Stomatitis in cats can also lead to a variety of behavioral changes that reflect the discomfort they experience. One common behavioral change associated with stomatitis is a decrease in appetite. Cats may become reluctant to eat due to the pain and discomfort they feel when chewing. They may also exhibit changes in their grooming habits, which can include excessive grooming or neglecting their usual grooming routine. Additionally, cats with stomatitis may become more irritable or aggressive, as the pain in their mouth can make them more sensitive to touch or other interactions. If you notice any of these behavioral changes in your cat, it is important to consult a veterinarian to determine whether stomatitis is the underlying cause.

Diagnosing Stomatitis

Stomatitis in cats can be diagnosed through a thorough examination of the mouth, including a physical exam and dental X-rays. Symptoms such as bad breath, drooling, and difficulty eating can help veterinarians determine the presence and severity of stomatitis in cats.

Physical Examination

When a cat is suspected to have stomatitis, a thorough physical examination is the first step in the diagnostic process. The veterinarian will carefully examine the cat’s mouth, looking for any signs of inflammation, redness, or ulcers. They may also assess the cat’s overall oral health, including the condition of the teeth and gums. During this examination, the vet will observe the cat’s behavior and take note of any signs of pain or discomfort.

Dental X-rays

In addition to a physical examination, dental x-rays play a crucial role in diagnosing stomatitis in cats. These x-rays help the veterinarian evaluate the underlying structures of the mouth, including the bones and roots of the teeth. The x-rays can reveal any abnormalities or issues that may not be visible during a visual examination alone.

In some cases, dental x-rays may show signs of tooth resorption, a condition where the body starts breaking down and reabsorbing the tooth structure. Tooth resorption is often associated with stomatitis and can contribute to the severity of the condition. By identifying tooth resorption, the veterinarian can make more informed decisions regarding treatment options.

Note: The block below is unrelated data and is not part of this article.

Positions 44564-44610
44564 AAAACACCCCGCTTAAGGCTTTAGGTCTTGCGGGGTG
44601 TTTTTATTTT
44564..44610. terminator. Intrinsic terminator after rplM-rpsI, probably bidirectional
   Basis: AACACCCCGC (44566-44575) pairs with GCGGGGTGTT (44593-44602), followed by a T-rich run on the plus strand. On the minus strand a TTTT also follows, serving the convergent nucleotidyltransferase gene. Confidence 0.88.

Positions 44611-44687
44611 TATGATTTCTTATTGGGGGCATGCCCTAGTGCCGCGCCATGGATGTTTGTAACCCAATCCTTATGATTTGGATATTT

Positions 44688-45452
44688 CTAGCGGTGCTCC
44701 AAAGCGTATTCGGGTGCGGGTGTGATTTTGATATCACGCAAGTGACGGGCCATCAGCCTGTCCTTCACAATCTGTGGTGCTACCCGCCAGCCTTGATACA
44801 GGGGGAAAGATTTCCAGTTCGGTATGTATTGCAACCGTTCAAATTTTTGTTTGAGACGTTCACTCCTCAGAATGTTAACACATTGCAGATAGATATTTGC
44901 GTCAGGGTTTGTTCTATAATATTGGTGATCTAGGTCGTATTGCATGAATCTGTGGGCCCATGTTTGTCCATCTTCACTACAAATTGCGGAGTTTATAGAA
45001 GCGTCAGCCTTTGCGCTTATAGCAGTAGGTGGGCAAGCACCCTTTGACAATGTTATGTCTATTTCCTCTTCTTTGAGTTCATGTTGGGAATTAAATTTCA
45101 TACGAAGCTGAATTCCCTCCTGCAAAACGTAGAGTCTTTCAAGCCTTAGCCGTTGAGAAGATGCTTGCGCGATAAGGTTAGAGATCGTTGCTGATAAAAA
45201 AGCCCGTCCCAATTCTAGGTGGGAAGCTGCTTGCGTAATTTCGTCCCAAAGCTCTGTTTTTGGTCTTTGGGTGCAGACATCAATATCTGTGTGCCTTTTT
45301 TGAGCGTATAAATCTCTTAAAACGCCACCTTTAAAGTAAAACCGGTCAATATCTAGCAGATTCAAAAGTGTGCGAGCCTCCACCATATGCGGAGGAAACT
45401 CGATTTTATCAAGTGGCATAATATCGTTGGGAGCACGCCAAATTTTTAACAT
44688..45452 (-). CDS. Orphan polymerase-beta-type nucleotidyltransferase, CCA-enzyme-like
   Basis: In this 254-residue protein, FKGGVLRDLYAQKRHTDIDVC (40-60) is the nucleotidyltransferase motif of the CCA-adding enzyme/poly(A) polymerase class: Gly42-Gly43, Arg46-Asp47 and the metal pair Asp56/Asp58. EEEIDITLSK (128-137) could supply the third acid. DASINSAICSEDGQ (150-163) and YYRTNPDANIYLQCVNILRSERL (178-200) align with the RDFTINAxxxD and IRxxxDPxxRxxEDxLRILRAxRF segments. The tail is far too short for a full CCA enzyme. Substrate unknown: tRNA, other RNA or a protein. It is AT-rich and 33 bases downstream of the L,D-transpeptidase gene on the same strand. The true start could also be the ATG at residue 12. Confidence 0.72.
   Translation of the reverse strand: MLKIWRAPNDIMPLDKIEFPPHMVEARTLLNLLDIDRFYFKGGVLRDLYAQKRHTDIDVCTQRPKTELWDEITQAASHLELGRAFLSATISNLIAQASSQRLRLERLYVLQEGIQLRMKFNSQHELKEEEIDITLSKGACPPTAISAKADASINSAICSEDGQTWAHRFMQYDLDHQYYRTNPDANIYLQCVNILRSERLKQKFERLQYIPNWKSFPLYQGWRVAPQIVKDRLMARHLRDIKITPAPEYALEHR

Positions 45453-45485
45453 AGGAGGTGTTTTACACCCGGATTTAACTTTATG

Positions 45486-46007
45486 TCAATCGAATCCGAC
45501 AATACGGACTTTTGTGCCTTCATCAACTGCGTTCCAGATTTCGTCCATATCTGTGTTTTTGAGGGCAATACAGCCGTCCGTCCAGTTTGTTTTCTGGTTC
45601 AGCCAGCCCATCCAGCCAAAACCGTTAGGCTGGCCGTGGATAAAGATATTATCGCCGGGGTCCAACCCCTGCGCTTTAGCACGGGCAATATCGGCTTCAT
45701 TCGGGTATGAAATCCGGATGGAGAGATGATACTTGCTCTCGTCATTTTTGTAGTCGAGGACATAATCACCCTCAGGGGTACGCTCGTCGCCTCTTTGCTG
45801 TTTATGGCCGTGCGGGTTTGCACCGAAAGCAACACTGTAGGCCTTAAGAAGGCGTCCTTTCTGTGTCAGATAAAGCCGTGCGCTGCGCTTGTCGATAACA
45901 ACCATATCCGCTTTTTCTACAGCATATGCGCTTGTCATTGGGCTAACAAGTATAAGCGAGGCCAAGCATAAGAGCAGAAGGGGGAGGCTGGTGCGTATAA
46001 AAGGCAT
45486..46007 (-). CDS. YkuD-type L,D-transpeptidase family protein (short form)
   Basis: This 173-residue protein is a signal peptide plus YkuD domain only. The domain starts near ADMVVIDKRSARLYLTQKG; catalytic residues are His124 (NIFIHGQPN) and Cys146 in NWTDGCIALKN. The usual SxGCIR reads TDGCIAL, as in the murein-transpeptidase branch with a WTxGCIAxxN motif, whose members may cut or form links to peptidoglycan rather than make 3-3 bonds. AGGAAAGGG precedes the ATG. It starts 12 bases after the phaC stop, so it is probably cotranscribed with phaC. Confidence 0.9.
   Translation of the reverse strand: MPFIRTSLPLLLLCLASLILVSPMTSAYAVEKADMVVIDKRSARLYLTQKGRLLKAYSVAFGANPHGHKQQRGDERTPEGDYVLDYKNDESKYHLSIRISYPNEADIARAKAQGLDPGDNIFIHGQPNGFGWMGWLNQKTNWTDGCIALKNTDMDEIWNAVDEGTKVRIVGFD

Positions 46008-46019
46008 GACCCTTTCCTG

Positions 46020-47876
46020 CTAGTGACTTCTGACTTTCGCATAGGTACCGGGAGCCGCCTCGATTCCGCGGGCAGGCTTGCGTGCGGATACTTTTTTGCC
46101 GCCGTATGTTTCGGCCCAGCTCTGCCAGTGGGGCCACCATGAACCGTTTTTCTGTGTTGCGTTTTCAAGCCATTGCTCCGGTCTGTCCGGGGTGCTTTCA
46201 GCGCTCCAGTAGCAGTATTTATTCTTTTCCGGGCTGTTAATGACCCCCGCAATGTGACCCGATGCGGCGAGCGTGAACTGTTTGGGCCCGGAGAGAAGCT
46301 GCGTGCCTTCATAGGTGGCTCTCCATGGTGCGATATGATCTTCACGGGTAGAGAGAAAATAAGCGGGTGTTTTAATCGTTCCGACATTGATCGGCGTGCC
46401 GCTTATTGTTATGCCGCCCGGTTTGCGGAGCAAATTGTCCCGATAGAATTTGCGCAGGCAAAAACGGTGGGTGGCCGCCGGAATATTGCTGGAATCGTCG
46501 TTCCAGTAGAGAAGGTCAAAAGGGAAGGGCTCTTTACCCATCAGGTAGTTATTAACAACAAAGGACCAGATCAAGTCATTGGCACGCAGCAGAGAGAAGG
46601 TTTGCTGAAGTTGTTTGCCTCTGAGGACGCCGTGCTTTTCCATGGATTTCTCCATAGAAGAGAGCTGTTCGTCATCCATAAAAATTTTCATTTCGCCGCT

Treatment Options

Stomatitis in cats can be treated with several options, including antibiotics, pain management medication, immune system boosters, and even surgical removal of affected teeth. Veterinarians will assess the severity of the condition and provide the most appropriate course of treatment for each individual cat.


One of the main treatment options for stomatitis in cats is the use of medications. These medications aim to reduce inflammation, control pain, and manage the immune response that causes the condition. Here are some commonly used medications for stomatitis:

  • Corticosteroids: These anti-inflammatory medications are often prescribed to alleviate pain and reduce swelling in the affected areas.
  • Non-Steroidal Anti-Inflammatory Drugs (NSAIDs): These drugs can also help decrease inflammation and provide pain relief, but they should be used cautiously and under veterinary supervision due to potential side effects.
  • Immunosuppressants: Drugs such as cyclosporine or azathioprine can help suppress the immune system’s response, which can reduce inflammation and alleviate the symptoms of stomatitis.
  • Antibiotics: In cases where secondary infections are present, antibiotics may be prescribed to eliminate the infection and prevent further complications.
  • Antiviral Medications: Antiviral drugs such as famciclovir may be used if a viral infection, such as feline herpesvirus, is believed to be contributing to the stomatitis.

Dental Surgery

In some severe cases of stomatitis, medications alone may not be enough to provide long-term relief. Dental surgery can be considered as a treatment option to remove the source of inflammation and alleviate the symptoms. The two most common dental surgeries for stomatitis in cats are:

  1. Tooth Extraction: Extracting the affected teeth is often recommended as a permanent solution for cats with severe or recurrent stomatitis. Removing the teeth stops the immune system’s response to the bacteria and plaque buildup around the teeth, providing significant relief.